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The Future of Social Enterprise post-COVID 19

Before COVID-19, the social enterprise sector was growing rapidly. In 2019, start-up rates were high — 42% of social enterprises were under five years old — and the sector was contributing around 60 billion pounds to the UK’s GDP. Less than a year later, with the advent of COVID-19 and in the face of an oncoming recession, the future of many social enterprises is increasingly uncertain.

What this future might look like and how it will be shaped was the topic at ‘The Future of Social Enterprise’, a recent event hosted by Supply Change and the Community Impact Partnership. The online session was attended by over 70 representatives from the social enterprise sector, central and local government, and housing. The panel was chaired by Rachel Woolliscroft, Director at BayNel Advisory and included Sam Scharf, Director of Community Investment at Orbit Housing; Lucy Findlay, Founder of the Social Enterprise Mark; and Robbie Davison, Founder of Can Cook CIC. This event proved to be a timely opportunity for the social enterprise community to share their hopes and fears for the sector.

Initially, the panel and participants faced up to the very real dangers posed by the current crisis. Open discussions were had about the existential threat facing many social enterprises, with the acknowledgement that some may not survive the year. There was also a consensus that the government support on offer lacks the longevity needed to protect vulnerable organisations. Even so, there were also discussions on how this crisis has revealed several new reasons to be optimistic about the future of social enterprise.

Many social enterprises, it was said, have shown to be highly agile and adaptive in terms of pivoting their work. Organisations have moved services online, and have been able to form new connections and alliances within the sector (having been motivated to build solidarity through mutual support). What’s more, participants also noted signs of an increase in consumer consciousness in relation to the social and environmental impacts of what they buy and where they buy from.

Looking to the future, the discussion focused on what businesses and government can do to support the social enterprise sector throughout this period. Sam Scharf shared his insights from Orbit Housing’s social procurement efforts, emphasising this as a means of sustaining social enterprises. With or without COVID-19, embedding social enterprises in supply chains provides them with reliable revenues and market presence, and thereby expands social impact. With this in mind, Sam addressed business leaders, advising on the importance of getting internal buy-in from procurement teams, and of researching supply chains thoroughly to make sure social enterprises can be brought in to achieve maximal impact for both parties.

Attendees also agreed that local councils could take a more partnership-based stance towards social enterprises, collaborating with them and sharing resources, rather than engaging on short term projects only. Similarly, Lucy Findlay pointed out that central government should also be committing more to social enterprise, by viewing the sector as an integral component of the UK’s economic recovery. Lucy suggested that social enterprises, for their part, should be reaching out to corporate partners and ‘mainstream’ businesses who might influence the government on their behalf. In each of these instances, participants agreed that the sector has to stress the responsibility of other stakeholders and partners in promoting and incorporating social enterprises. Without reaching out, as a movement, to major industries and institutions, social enterprises will not be able to engender the cultural and commercial shift necessary to push the sector forward.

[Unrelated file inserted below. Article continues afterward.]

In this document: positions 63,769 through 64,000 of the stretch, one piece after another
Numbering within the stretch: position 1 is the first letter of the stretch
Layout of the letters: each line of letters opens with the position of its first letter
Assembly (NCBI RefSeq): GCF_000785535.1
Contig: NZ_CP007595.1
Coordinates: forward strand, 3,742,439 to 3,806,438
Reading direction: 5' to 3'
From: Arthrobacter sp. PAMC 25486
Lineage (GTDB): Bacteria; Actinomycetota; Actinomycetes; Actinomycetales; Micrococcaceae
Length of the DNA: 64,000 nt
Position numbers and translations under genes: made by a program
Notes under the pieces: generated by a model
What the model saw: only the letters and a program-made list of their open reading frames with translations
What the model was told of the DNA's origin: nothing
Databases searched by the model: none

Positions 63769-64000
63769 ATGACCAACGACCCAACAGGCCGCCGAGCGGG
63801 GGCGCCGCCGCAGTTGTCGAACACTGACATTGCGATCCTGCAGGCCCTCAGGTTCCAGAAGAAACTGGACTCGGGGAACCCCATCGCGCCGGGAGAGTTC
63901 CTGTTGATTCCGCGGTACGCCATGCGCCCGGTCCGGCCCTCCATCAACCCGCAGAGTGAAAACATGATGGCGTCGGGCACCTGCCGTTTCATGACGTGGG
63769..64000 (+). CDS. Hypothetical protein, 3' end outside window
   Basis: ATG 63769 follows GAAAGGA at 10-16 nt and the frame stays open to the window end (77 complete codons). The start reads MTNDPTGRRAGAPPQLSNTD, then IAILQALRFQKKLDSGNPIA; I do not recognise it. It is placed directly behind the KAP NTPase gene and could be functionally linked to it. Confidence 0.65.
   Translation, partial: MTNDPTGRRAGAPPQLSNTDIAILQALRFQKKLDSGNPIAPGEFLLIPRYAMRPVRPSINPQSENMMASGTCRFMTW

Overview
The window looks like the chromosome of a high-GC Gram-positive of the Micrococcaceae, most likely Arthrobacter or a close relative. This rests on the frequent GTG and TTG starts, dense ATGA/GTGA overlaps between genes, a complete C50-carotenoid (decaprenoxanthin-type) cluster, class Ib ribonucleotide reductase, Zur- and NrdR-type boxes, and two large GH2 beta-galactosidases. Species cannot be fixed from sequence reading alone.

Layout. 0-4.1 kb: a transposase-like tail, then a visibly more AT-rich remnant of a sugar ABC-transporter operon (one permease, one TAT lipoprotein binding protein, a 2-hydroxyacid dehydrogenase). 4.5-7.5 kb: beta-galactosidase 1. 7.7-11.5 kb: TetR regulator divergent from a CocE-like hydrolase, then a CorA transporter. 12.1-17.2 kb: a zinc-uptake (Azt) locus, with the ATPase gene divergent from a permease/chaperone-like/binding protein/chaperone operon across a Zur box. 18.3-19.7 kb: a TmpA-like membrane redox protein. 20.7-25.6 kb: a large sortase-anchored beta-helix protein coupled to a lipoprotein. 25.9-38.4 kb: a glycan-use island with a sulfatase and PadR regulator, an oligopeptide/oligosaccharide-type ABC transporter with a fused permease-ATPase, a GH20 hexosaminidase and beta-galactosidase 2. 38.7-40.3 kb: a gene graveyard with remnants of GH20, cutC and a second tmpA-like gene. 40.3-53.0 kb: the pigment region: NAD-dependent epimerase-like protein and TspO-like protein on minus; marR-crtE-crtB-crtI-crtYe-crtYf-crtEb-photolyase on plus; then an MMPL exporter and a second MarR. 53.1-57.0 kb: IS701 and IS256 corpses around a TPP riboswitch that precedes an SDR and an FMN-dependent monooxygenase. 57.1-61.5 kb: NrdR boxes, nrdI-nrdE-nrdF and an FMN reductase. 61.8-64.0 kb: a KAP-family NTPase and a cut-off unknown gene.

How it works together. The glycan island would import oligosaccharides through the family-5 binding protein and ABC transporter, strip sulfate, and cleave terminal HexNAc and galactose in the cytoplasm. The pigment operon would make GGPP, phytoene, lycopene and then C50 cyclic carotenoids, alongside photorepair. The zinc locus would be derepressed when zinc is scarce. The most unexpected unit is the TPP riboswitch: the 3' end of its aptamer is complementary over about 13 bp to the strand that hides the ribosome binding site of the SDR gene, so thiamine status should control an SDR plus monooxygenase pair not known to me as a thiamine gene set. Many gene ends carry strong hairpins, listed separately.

Echoing the sentiment of the need for greater government support was Robbie Davison, who runs a CIC and has been in the sector for over 30 years. According to Robbie, social enterprises have been viewed as “irrelevant” by the government throughout his time spent within the sector, and this needs to change. As a solution, he stressed the importance of social investors and umbrella bodies in allowing social enterprises access to finance so that they can meaningfully expand (and protect against economic slumps). Robbie’s view is that, with sufficient access to finance, the social enterprise sector has the potential to grow to such an extent that the government will find it impossible to ignore.

Other key issues raised by participants included the need for social enterprises to build a diverse and inclusive sector, which reflects its social agenda in employment and work culture. This discussion was spurred by the tragic death of George Floyd, and the ensuing anti-racist movement — the panel recognised this as a moment which required the sector to be introspective and to bring a candidness and renewed focus to matters of diversity and inclusivity.

None of us know for certain what the future might look like after COVID-19. But the vulnerability of many social enterprises, revealed in this crisis, has demonstrated inarguably that the sector must act as a movement. This is because, while the innovations and lessons of the lockdown period have brought many new opportunities into focus, the sector as a whole will fail to fully utilise these without a coordinated strategy. How this can be achieved is an ongoing conversation, in which events such as this — bringing the sector together with major stakeholders and supporters — must continue to play a crucial role.

If you’ve got something to add to the discussion on what the future holds for social enterprise, we’d love to hear from you in the comments below. You can also watch the full webinar here.


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